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Comparing Different Home Heating Fuels and Alternative Energy Systems


Comparing Different Home Heating Fuels and Alternative Energy Systems Saving Home Energy Part 3 Supplement Current Heating System Short Term Options After ... – PowerPoint PPT presentation

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Title: Comparing Different Home Heating Fuels and Alternative Energy Systems

Comparing Different Home Heating Fuels and
Alternative Energy Systems
  • Saving Home EnergyPart 3

Supplement Current Heating System Short Term
  • After servicing, cleaning and tuning up your
    current heating system you might consider a
    supplemental heating system
  • Electric space heater to use when you are in one
  • Wood stove or pellet stove used when you are home
    to heat one or more rooms
  • Passive solar collector attached to a window to
    provide supplemental heat to a south facing room.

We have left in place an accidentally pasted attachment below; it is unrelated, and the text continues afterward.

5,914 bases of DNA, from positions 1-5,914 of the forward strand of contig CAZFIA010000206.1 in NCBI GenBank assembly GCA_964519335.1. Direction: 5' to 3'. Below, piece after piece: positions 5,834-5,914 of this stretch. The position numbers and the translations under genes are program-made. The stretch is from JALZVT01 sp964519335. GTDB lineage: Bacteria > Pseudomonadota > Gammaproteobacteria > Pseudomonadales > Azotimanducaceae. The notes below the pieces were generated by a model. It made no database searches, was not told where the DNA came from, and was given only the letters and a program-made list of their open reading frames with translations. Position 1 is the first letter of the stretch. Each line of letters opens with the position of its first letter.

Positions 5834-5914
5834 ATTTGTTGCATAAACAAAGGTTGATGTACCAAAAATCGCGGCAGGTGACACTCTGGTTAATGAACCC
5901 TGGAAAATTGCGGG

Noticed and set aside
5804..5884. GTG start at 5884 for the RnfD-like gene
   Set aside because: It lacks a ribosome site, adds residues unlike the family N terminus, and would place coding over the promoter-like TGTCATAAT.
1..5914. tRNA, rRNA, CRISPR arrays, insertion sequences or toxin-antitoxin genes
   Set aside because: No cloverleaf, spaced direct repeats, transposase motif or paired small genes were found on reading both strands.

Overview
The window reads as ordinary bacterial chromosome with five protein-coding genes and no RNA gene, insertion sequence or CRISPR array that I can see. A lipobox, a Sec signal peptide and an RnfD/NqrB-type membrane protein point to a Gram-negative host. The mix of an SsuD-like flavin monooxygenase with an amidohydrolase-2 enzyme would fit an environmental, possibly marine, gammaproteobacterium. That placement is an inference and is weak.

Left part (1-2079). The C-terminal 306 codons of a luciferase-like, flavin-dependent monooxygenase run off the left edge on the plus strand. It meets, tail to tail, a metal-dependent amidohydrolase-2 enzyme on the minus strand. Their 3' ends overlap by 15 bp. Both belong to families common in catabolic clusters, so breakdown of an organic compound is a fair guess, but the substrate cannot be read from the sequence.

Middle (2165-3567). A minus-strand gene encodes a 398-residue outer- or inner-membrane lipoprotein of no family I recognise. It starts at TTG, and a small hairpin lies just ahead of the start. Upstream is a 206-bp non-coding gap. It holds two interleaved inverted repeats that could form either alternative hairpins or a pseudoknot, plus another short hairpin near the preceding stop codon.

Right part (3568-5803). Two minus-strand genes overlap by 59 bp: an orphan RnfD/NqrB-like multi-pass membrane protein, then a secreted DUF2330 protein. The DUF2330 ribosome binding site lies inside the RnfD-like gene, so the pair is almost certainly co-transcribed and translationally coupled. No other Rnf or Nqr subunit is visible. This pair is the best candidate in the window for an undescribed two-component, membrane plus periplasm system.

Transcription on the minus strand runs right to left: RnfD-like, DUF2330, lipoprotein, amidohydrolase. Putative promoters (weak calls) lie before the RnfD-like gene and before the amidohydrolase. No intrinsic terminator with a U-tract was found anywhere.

Pros and Cons of Different Fuels and Energy
  • Restricted to certain sites due to sun, wind or
    water resources
  • No widespread infrastructure to service equipment
  • Complicated operating understanding
  • Physical needs to carry and store fuel
  • Insurance implications
  • Easy to use
  • Inexpensive to use
  • No additional equipment required
  • Minimal mechanical knowledge required to operate
  • Low risk of fire, smoke or carbon monoxide
  • Reduce carbon footprint

Compare Heating Fuels and Heat Distribution
  • Fuels
  • Oil
  • Natural gas
  • Propane
  • Electricity
  • Hardwood
  • Softwood
  • Wood pellets
  • Heat Distribution Systems
  • Hot air
  • Hot water
  • Radiant heat
  • Radiators
  • Radiant floor or ceiling
  • Space heating

Fossil Fuels
  • 80 of homes use oil heat
  • Huge infrastructure to support installation and
    maintenance service
  • Low fire potential in home
  • Emissions are low especially with new 90 to 95
    efficient systems